The Foreign Service Journal, June 2009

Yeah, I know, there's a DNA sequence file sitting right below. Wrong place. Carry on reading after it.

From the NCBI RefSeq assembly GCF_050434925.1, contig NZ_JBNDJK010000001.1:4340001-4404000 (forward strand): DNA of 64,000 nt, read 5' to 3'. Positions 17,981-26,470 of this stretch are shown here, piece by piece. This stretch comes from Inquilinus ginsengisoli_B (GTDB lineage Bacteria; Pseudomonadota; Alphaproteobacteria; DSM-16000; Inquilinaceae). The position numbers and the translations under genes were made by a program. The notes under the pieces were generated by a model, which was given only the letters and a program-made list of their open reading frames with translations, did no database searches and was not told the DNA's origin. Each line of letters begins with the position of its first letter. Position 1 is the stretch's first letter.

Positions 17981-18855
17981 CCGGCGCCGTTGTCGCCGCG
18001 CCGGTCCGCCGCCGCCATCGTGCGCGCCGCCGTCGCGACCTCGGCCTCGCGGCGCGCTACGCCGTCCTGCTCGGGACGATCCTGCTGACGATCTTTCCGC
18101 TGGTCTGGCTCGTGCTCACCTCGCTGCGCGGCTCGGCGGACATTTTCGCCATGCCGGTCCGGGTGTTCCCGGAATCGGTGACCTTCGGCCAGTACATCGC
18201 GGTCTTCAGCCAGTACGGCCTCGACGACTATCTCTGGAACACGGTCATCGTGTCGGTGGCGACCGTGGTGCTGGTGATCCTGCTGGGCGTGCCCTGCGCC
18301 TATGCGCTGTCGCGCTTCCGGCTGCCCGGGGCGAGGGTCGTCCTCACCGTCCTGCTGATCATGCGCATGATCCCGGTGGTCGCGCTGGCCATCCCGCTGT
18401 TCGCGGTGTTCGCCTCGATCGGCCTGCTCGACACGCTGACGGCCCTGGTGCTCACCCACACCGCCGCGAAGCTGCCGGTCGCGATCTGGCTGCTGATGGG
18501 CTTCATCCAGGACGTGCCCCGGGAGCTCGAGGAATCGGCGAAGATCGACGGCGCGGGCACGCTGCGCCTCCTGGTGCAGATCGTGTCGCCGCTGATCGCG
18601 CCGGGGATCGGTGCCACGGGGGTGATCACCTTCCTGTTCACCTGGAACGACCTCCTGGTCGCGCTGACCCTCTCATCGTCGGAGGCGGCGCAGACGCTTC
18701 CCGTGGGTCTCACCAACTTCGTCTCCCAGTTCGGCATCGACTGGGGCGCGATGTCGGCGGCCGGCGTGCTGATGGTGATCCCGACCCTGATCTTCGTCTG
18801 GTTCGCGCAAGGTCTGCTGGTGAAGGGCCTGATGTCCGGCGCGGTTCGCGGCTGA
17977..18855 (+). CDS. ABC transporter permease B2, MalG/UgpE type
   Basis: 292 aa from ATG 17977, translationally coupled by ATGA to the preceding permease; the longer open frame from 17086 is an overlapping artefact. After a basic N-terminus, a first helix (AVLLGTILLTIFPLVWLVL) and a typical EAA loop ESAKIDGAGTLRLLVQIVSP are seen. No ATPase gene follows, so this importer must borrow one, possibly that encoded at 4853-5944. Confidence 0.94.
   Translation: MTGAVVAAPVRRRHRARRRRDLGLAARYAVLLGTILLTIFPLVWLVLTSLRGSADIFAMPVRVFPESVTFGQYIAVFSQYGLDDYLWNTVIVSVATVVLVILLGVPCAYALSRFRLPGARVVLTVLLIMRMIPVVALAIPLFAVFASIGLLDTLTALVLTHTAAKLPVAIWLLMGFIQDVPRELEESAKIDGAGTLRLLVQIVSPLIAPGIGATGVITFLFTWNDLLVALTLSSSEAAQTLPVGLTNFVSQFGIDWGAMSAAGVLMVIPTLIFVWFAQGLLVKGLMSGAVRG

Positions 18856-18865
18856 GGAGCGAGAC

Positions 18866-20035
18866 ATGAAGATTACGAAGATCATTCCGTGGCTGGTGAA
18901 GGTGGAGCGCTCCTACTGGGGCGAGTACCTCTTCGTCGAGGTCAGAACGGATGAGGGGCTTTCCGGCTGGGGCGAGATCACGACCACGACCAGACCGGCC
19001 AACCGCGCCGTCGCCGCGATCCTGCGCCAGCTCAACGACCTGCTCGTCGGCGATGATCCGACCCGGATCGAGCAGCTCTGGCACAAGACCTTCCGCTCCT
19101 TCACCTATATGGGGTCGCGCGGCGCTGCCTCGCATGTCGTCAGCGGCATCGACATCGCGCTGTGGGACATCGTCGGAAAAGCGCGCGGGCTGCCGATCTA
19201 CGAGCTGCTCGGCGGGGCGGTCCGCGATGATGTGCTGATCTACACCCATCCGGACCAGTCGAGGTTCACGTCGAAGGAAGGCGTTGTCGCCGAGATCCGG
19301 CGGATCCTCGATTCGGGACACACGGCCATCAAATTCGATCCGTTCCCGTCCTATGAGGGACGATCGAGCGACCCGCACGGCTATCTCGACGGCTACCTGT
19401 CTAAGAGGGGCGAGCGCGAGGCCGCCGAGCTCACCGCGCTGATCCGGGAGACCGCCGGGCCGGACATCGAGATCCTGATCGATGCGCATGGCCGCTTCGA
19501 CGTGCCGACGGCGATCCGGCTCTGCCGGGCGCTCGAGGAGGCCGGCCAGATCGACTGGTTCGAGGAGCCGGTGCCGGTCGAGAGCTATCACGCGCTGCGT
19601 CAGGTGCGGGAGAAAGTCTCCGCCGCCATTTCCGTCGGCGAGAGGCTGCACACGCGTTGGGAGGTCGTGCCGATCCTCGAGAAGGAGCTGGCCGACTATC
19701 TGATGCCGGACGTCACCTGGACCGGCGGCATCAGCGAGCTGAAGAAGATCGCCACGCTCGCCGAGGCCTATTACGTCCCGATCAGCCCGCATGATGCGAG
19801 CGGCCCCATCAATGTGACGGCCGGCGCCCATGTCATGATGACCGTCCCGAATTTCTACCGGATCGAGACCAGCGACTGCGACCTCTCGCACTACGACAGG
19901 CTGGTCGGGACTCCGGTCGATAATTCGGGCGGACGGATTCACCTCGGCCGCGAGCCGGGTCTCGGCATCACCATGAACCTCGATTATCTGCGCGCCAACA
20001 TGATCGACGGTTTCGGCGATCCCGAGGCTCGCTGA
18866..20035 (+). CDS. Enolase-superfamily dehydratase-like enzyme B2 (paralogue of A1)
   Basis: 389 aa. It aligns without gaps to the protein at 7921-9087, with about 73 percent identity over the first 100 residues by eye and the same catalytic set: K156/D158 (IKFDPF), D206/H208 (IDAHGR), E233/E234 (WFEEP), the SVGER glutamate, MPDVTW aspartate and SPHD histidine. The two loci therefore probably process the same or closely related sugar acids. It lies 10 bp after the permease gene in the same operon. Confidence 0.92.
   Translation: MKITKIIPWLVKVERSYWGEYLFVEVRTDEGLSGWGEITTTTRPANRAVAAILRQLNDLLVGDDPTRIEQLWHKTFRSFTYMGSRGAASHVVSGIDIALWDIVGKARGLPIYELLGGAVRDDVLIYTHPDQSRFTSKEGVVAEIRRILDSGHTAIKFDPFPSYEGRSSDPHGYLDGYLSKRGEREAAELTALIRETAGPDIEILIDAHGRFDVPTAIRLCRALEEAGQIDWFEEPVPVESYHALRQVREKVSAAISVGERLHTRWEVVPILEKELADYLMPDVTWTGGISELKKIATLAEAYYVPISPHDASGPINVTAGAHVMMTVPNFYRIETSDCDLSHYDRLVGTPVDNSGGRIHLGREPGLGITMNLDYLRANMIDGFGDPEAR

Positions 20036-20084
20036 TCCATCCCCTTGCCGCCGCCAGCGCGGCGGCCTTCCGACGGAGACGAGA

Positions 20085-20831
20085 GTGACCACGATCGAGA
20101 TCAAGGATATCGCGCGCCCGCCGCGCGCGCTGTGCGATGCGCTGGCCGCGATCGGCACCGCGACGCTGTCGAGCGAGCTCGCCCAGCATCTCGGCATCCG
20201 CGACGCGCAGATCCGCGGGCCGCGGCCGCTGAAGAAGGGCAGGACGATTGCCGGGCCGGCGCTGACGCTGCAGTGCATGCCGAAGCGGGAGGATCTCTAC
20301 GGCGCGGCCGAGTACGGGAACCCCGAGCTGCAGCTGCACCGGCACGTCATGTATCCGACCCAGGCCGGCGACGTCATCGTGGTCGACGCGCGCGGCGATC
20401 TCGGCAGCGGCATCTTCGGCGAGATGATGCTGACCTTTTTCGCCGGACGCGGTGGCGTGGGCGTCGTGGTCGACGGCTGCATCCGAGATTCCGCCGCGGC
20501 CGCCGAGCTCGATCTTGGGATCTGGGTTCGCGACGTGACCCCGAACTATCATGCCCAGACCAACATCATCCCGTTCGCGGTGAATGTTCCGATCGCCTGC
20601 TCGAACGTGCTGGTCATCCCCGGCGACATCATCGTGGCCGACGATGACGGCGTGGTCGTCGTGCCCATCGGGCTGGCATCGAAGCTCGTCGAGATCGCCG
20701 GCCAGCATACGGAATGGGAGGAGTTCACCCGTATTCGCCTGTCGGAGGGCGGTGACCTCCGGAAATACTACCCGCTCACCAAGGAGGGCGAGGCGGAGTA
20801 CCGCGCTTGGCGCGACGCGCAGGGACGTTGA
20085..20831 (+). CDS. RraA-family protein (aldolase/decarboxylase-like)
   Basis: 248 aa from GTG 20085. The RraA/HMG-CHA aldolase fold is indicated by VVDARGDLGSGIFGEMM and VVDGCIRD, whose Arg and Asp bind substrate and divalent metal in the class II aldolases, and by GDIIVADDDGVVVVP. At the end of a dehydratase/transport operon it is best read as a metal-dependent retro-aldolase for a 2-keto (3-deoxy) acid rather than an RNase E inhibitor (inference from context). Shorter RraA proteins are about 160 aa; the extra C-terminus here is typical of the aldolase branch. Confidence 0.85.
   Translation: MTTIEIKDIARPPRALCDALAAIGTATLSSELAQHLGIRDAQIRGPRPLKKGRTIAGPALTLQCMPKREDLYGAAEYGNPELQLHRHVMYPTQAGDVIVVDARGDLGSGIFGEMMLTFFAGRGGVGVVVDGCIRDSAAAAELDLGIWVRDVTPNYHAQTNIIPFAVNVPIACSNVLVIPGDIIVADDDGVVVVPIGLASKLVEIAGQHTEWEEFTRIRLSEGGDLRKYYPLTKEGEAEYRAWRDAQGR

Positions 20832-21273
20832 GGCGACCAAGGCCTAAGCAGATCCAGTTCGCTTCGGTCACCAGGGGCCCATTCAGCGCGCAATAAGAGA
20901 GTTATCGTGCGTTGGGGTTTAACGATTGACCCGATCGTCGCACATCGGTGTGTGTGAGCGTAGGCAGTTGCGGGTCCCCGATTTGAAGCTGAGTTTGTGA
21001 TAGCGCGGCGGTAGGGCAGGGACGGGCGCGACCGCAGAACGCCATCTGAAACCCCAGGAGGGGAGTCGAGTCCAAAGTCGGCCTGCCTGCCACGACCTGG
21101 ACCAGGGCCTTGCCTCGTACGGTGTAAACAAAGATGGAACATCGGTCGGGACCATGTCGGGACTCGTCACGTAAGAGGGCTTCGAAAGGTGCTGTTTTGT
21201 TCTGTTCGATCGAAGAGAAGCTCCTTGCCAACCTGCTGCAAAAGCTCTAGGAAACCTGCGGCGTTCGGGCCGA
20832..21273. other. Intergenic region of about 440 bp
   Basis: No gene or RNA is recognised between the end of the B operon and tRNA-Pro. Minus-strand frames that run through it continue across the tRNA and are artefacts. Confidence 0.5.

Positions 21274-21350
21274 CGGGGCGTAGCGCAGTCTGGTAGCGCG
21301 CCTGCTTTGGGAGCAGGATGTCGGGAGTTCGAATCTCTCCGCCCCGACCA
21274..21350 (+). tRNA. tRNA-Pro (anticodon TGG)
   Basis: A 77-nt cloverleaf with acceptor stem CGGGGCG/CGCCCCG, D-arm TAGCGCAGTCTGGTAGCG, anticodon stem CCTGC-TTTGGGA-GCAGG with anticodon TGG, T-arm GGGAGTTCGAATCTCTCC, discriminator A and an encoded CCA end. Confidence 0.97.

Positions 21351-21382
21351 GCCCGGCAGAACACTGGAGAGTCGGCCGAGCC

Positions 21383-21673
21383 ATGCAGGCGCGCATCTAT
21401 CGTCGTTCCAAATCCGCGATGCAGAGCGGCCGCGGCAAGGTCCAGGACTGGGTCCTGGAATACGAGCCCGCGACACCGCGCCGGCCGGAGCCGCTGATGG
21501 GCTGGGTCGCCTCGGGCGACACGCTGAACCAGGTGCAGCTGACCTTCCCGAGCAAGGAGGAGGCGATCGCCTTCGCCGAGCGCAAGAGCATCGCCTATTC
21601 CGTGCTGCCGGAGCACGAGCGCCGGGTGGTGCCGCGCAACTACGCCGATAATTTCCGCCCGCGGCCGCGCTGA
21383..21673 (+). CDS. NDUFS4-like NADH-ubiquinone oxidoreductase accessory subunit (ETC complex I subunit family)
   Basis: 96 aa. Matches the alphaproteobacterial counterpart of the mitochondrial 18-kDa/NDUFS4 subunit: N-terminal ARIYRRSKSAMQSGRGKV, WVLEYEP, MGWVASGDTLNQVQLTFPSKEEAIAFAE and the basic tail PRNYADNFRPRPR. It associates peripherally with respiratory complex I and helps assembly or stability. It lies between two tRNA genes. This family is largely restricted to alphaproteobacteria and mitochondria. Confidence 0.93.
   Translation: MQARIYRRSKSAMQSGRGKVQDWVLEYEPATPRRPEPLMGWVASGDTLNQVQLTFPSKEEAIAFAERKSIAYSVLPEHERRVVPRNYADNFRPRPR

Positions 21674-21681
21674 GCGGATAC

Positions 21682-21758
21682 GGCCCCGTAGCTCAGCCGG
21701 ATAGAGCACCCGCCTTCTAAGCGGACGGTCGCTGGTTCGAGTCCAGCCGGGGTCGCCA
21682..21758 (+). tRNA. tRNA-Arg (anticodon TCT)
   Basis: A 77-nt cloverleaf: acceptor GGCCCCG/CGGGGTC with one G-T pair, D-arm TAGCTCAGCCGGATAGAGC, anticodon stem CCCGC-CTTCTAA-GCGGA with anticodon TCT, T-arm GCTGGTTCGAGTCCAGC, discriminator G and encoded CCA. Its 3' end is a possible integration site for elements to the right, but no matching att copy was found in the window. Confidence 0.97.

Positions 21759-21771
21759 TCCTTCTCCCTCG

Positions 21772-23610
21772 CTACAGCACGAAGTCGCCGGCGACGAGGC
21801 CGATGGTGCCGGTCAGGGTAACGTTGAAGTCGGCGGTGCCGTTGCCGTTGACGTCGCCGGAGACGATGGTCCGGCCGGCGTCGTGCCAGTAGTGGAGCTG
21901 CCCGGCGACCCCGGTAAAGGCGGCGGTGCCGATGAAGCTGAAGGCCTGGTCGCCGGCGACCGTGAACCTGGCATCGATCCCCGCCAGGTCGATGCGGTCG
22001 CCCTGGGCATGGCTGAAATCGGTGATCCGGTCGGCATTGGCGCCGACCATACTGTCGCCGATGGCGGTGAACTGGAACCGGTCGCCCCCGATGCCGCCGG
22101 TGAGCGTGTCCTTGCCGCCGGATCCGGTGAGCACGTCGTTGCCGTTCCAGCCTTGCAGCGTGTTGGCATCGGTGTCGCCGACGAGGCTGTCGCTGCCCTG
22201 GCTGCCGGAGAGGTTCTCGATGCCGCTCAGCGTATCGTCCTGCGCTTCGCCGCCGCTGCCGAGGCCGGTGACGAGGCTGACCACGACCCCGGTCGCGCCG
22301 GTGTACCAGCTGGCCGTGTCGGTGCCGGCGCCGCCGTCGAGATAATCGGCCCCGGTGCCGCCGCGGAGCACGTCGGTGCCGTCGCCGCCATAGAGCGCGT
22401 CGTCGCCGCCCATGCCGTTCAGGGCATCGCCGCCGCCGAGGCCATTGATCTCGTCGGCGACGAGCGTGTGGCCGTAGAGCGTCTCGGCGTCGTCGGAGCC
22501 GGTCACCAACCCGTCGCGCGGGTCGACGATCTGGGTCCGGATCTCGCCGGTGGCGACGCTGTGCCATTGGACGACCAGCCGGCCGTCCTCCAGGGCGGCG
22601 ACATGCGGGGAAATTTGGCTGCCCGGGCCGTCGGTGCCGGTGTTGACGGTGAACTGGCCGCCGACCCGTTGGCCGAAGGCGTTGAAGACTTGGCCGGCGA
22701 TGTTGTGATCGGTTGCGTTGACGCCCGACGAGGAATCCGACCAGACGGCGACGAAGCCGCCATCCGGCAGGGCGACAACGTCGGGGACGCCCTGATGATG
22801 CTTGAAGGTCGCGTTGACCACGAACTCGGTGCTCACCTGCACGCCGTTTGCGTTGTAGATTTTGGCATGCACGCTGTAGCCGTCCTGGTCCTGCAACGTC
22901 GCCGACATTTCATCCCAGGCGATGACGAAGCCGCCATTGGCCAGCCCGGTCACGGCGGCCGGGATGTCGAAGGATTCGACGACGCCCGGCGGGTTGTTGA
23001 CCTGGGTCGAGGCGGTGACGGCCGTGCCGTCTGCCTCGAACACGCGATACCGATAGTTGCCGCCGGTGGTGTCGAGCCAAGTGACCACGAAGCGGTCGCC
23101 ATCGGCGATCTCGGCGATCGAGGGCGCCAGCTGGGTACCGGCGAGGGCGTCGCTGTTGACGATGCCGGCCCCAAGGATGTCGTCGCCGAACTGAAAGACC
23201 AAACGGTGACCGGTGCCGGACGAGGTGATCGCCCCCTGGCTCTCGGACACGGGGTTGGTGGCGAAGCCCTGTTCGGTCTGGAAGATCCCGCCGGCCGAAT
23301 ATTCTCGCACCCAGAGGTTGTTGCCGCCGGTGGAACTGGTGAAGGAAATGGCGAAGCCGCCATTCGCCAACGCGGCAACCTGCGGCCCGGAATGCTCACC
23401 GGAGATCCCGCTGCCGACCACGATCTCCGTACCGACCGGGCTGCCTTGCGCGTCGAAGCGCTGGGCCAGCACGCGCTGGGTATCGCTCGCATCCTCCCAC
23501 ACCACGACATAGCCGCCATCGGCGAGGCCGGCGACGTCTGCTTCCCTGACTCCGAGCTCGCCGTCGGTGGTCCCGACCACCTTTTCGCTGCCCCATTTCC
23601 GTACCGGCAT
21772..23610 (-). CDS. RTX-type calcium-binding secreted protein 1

This month, AFSAwill pres- ent its 41st annual Constructive Dissent Awards. This unique programbegan in 1968 with the WilliamR. Rivkin Award for ini- tiative, integrity and intellectual courage in the context of con- structive dissent by a mid-level Foreign Service officer. AFSA now offers simi- lar awards for Foreign Service special- ists and junior and senior generalists. Before attending his first AFSA awards ceremony, Secretary of State Henry Kissinger asked AFSA President Tom Boyatt what the constructive dis- sent awards were all about. After being told, Kissinger gave a knowing smile and asked rhetorically, “Youmean that I am giving awards to people who dis- agreed with me?” He proceeded to do just that, honoring Foreign Service members with the courage to speak out forthrightly, using appropriate channels, to take a stand by confronting the status quo, asking tough questions, offering al- ternative solutions, and giving the best counsel possible. This year’s ceremony will include awards in the categories of specialists and mid-level generalists. No nomina- tions were received for junior or senior FSOs. Before anyone draws negative conclusions about intellectual courage in today’s junior and senior ranks, please note that awards in those two categories were presented last year. Other evidence that con- structive dissent is not dead can be seen in the seven nom- inations submitted this year for the mid-level Rivkin Award. Hopefully, AFSA will receive multi- ple nominations in all four categories next year. Arguably, the problem is not a lack of dissenters, but rather a short- age of colleagues who recognized dis- sent by taking the time to submit nominations for an AFSA award. Along those lines, it is clear that not all members recognize the extent to which AFSA itself exemplifies con- structive dissent (not on foreign policy issues, but rather on management and personnel matters). One cause of this lack of recognition is that AFSA cannot always reveal everything that happens behind closed doors. For example, AFSA has engaged in numerous negotiations in recent years that succeeded in dissuading State De- partment management from taking shortsighted steps that would have had negative long-term implications on the Foreign Service. While we strive to keepmembers informed, some of these gains were achieved in tough negotia- tions that cannot be detailed without harming our ability to achieve future successes. Were AFSA to crow publicly about some of those victories, then fu- ture cooperation from powerful policy- makers might evaporate. AFSAmust also sometimes exercise prudent silence in the face of setbacks. As much as we might want to blast some agency’s poor decision, AFSA leaders must keep inmind that they will face that same policymaker in future negotiations. Foreign Servicemembers who have negotiated with foreign gov- ernments will understand this tactical decision not to burn bridges that may be needed in the future. Of course, blowing the whistle on personnel system shenanigans is some- times an effective way to shame agency management into following the rules. And sometimes the transgression is so blatant that AFSAmust make a “federal case” out of it, even if the result is re- duced cooperation on other issues. While AFSA will continue to speak out forthrightly, the ultimate objective is to advance our members’ interests. While members consistently say that they want AFSA to be vocal and as- sertive; they need it to be effective. Just like individual members who engage in constructive dissent, AFSA’s goal must not just be to point out what is wrong, but rather to effect a positive change in the situation. That is what the AFSA Governing Board has striven to do over the past two years. As our termof office nears its end, we thank you for giving us the op- portunity to fight the good fight on be- half of the U.S. Foreign Service. ■ John K. Naland is the president of the American Foreign Service Association. P RESIDENT ’ S V IEWS Constructive Dissent B Y J OHN K. N ALAND J U N E 2 0 0 9 / F O R E I G N S E R V I C E J O U R N A L 5